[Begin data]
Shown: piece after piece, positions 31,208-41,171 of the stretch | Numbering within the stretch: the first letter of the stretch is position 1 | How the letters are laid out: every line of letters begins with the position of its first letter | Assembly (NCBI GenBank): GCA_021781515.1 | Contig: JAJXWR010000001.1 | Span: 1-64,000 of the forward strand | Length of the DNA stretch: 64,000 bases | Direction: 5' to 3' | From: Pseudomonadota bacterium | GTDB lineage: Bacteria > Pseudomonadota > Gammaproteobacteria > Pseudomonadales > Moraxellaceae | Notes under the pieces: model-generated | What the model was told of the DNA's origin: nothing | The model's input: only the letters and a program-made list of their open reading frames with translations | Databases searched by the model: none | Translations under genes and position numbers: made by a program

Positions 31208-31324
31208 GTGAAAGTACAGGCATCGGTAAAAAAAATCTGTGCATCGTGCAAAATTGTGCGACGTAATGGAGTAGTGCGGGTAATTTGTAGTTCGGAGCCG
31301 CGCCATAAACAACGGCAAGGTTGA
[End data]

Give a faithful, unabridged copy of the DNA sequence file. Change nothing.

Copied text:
Shown: piece after piece, positions 31,208-41,171 of the stretch | Numbering within the stretch: the first letter of the stretch is position 1 | How the letters are laid out: every line of letters begins with the position of its first letter | Assembly (NCBI GenBank): GCA_021781515.1 | Contig: JAJXWR010000001.1 | Span: 1-64,000 of the forward strand | Length of the DNA stretch: 64,000 bases | Direction: 5' to 3' | From: Pseudomonadota bacterium | GTDB lineage: Bacteria > Pseudomonadota > Gammaproteobacteria > Pseudomonadales > Moraxellaceae | Notes under the pieces: model-generated | What the model was told of the DNA's origin: nothing | The model's input: only the letters and a program-made list of their open reading frames with translations | Databases searched by the model: none | Translations under genes and position numbers: made by a program

Positions 31208-31324
31208 GTGAAAGTACAGGCATCGGTAAAAAAAATCTGTGCATCGTGCAAAATTGTGCGACGTAATGGAGTAGTGCGGGTAATTTGTAGTTCGGAGCCG
31301 CGCCATAAACAACGGCAAGGTTGA